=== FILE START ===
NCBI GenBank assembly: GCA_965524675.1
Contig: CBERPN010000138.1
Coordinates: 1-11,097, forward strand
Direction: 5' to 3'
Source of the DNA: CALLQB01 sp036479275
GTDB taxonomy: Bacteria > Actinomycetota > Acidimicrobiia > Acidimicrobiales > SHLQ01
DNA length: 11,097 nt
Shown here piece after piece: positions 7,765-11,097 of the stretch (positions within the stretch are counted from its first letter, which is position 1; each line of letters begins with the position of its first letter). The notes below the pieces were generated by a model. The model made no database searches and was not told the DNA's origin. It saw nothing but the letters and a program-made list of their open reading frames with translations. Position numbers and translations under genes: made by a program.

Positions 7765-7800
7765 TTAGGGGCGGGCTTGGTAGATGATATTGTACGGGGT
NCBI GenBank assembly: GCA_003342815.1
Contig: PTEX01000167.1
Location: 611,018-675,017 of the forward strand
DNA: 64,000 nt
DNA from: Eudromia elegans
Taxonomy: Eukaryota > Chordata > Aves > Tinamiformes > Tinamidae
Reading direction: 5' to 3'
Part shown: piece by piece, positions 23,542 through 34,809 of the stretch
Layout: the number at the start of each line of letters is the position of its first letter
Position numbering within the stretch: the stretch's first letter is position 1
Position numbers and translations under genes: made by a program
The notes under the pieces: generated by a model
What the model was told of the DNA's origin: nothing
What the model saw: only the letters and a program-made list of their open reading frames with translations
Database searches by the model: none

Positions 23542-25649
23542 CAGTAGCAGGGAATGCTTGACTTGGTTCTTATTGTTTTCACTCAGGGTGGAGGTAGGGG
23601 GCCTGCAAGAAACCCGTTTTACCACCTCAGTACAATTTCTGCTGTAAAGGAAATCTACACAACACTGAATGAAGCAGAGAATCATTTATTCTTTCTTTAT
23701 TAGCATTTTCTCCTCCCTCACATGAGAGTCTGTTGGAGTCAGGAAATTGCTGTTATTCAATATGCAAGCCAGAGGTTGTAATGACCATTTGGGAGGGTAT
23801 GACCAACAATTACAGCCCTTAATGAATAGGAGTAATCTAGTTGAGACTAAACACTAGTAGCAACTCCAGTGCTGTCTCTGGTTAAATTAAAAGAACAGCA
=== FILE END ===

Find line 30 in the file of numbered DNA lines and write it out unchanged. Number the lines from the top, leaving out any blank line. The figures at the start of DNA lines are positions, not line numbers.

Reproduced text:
23801 GACCAACAATTACAGCCCTTAATGAATAGGAGTAATCTAGTTGAGACTAAACACTAGTAGCAACTCCAGTGCTGTCTCTGGTTAAATTAAAAGAACAGCA